2. If I am a stock investor, higher inflation is associated with higher nominal growth, which theoretically should help the top line growth of the corporations I invest in. Since stock valuations are highly sensitive to growth rates, I see no reason to fear a small increase in inflation.
  3. The investors who cheer for rate hikes are currency investors who herd into carry trades. However, as people who have been killed shorting the yen over the past decades have learned, carry is not the only determinant of currency valuation.
We are left with the case that presumably would cause a loss of confidence -- a large rise in inflation. And there is no evidence whatsoever that low nominal interest rates can cause such a rise in inflation. (Larry Summers' article does refer to the lack of evidence for his confidence worries.)

Looking at the chart at the top of the article, we see that the large rise in inflation rates during the 1970s (the only episode of widespread inflation in a modern economy we can point to) was actually associated with a corresponding rise in nominal interest rates. "Neo-Fisherism" is a big "new" concept in mainstream macroeconomics, but it is only "new" because mainstream economists have a very selective memory when it comes to citing the economic literature. During the 1970s, there was wider acceptance that interest rates were a cost of doing business, and so an increase in interest rates will result in firms raising prices to compensate. This view is still represented in post-Keynesian inflation analysis. Furthermore, households need added income to validate higher prices, and higher interest income is an important source of increased purchasing power.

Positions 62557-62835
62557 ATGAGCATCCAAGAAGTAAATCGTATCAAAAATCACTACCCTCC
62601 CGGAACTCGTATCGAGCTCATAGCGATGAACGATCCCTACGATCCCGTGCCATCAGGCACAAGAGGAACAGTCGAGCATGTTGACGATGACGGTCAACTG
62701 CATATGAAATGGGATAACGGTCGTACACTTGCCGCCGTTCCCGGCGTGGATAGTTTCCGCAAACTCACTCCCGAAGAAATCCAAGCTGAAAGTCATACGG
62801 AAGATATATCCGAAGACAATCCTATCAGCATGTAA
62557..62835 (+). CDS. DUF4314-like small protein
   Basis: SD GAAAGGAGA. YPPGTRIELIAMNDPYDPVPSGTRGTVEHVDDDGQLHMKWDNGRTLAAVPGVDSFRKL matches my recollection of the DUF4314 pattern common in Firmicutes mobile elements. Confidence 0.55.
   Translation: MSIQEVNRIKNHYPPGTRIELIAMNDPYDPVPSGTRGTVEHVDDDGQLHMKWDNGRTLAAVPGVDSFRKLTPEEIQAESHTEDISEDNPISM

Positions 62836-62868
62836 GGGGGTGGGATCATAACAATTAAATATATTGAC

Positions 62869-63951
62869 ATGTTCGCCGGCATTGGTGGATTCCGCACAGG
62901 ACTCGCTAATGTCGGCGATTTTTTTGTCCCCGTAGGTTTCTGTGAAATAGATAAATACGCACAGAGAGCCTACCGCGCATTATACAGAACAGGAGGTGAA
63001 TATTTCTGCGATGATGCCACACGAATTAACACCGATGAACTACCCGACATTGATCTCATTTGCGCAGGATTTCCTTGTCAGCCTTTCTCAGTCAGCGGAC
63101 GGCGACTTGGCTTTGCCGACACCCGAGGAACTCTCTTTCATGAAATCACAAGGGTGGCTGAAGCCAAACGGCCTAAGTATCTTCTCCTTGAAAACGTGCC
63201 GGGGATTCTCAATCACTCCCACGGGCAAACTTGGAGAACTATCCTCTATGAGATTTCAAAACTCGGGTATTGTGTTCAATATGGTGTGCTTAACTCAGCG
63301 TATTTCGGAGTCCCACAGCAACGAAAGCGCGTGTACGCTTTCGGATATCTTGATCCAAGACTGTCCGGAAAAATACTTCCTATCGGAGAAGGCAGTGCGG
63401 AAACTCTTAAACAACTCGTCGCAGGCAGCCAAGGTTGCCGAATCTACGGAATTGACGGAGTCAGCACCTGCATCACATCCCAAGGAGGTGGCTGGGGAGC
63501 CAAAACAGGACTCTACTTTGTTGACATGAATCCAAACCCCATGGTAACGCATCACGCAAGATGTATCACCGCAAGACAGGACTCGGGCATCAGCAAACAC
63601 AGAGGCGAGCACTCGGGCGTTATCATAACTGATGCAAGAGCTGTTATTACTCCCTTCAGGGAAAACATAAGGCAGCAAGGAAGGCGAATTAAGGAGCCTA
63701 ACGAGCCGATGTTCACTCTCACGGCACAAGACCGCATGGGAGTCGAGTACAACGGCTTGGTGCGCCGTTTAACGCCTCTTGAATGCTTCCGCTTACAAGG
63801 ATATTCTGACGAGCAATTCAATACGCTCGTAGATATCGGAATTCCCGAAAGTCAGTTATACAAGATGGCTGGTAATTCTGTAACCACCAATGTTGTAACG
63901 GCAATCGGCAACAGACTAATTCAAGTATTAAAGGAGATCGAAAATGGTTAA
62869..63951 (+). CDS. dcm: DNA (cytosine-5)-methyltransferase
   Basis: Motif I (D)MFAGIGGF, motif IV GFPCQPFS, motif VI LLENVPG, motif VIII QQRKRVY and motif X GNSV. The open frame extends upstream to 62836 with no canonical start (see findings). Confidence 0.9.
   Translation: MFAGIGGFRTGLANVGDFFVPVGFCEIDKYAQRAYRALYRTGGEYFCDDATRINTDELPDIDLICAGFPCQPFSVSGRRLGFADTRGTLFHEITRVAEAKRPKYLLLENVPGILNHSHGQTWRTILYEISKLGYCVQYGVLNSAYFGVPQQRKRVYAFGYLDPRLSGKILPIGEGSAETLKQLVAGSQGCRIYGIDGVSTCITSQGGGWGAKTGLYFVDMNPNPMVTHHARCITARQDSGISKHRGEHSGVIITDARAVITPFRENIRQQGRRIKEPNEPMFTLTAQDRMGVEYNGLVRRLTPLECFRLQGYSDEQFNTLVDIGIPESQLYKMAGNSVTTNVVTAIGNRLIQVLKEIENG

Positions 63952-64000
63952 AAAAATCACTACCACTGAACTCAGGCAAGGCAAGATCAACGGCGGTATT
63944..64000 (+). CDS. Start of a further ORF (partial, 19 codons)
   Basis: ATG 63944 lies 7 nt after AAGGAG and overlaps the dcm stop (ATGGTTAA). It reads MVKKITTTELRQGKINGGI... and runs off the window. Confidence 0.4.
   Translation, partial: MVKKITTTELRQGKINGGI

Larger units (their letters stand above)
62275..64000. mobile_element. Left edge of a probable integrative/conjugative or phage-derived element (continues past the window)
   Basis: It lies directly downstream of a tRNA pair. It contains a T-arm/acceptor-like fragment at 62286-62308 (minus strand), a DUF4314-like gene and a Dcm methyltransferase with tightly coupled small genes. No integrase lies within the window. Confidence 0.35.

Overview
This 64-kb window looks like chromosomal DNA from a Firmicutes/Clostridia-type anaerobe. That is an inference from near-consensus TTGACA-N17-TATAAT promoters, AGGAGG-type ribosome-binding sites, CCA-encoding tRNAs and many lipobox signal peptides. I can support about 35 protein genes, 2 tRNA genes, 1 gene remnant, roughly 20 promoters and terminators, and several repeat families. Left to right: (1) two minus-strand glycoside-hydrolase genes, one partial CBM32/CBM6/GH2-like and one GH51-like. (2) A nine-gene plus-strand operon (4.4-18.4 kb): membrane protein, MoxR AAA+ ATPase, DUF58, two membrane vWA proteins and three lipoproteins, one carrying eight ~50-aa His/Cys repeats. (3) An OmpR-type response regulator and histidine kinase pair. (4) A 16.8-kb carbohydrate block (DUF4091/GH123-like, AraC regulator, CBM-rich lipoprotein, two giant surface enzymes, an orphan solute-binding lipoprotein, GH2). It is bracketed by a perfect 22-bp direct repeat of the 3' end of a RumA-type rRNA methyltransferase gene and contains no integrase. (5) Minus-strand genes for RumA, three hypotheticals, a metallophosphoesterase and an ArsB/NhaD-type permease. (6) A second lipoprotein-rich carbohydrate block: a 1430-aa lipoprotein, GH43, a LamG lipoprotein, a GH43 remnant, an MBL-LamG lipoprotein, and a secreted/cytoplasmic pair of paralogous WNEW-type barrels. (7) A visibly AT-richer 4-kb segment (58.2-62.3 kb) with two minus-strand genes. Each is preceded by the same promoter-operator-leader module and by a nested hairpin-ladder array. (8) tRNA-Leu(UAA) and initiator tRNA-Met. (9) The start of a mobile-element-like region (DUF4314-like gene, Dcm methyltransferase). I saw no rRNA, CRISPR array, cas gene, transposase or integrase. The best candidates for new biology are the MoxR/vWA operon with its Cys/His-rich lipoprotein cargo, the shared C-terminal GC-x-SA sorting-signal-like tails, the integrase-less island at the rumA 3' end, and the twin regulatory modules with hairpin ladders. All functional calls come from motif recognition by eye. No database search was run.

However, mainstream economists would say that my chart is wrong -- it is allegedly incorrect to look at nominal interest rates, only real rates matter (nominal rates less the rate of inflation). (If we look at real rates, interest rates were low, not rising.) This is based entirely on belief in models that were pulled out of thin air by economists, and which are completely unquestioned. Their belief is never tested empirically, since the tests use models in which the assumed relationship about real interest rates is embedded within the model. (I have other articles discussing this point of view.)

If we drop the assumed real interest rate relationships and look at the income flows within an economy, an economy with zero interest rates has almost no chance to have a fiscal spiral that can fuel a sustained rise in inflation.**  This is borne out by the experience of Japan post-1995, and elsewhere after the financial crisis. If you are worried about inflation, rate hikes are what you need to be concerned about. In other words, Larry Summers has a view which is precisely backwards with regards to policymaking choices.